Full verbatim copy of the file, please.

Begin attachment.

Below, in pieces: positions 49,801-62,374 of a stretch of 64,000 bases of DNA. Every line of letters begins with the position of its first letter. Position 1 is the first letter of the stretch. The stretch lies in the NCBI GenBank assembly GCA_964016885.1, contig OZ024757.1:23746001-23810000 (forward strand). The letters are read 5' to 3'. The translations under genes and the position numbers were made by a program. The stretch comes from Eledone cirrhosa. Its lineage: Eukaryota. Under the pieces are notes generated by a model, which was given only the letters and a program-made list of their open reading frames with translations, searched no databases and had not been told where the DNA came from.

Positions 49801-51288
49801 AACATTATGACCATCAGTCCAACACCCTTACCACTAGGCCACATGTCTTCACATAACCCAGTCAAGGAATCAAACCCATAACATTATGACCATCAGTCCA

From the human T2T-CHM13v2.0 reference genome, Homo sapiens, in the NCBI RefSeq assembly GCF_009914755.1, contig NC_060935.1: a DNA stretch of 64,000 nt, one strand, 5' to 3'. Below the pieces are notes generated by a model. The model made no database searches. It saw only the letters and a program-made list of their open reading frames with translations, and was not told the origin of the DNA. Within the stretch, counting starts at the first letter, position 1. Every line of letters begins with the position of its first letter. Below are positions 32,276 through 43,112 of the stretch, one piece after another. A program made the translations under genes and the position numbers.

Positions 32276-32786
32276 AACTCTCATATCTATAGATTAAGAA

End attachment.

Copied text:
Below, in pieces: positions 49,801-62,374 of a stretch of 64,000 bases of DNA. Every line of letters begins with the position of its first letter. Position 1 is the first letter of the stretch. The stretch lies in the NCBI GenBank assembly GCA_964016885.1, contig OZ024757.1:23746001-23810000 (forward strand). The letters are read 5' to 3'. The translations under genes and the position numbers were made by a program. The stretch comes from Eledone cirrhosa. Its lineage: Eukaryota. Under the pieces are notes generated by a model, which was given only the letters and a program-made list of their open reading frames with translations, searched no databases and had not been told where the DNA came from.

Positions 49801-51288
49801 AACATTATGACCATCAGTCCAACACCCTTACCACTAGGCCACATGTCTTCACATAACCCAGTCAAGGAATCAAACCCATAACATTATGACCATCAGTCCA

From the human T2T-CHM13v2.0 reference genome, Homo sapiens, in the NCBI RefSeq assembly GCF_009914755.1, contig NC_060935.1: a DNA stretch of 64,000 nt, one strand, 5' to 3'. Below the pieces are notes generated by a model. The model made no database searches. It saw only the letters and a program-made list of their open reading frames with translations, and was not told the origin of the DNA. Within the stretch, counting starts at the first letter, position 1. Every line of letters begins with the position of its first letter. Below are positions 32,276 through 43,112 of the stretch, one piece after another. A program made the translations under genes and the position numbers.

Positions 32276-32786
32276 AACTCTCATATCTATAGATTAAGAA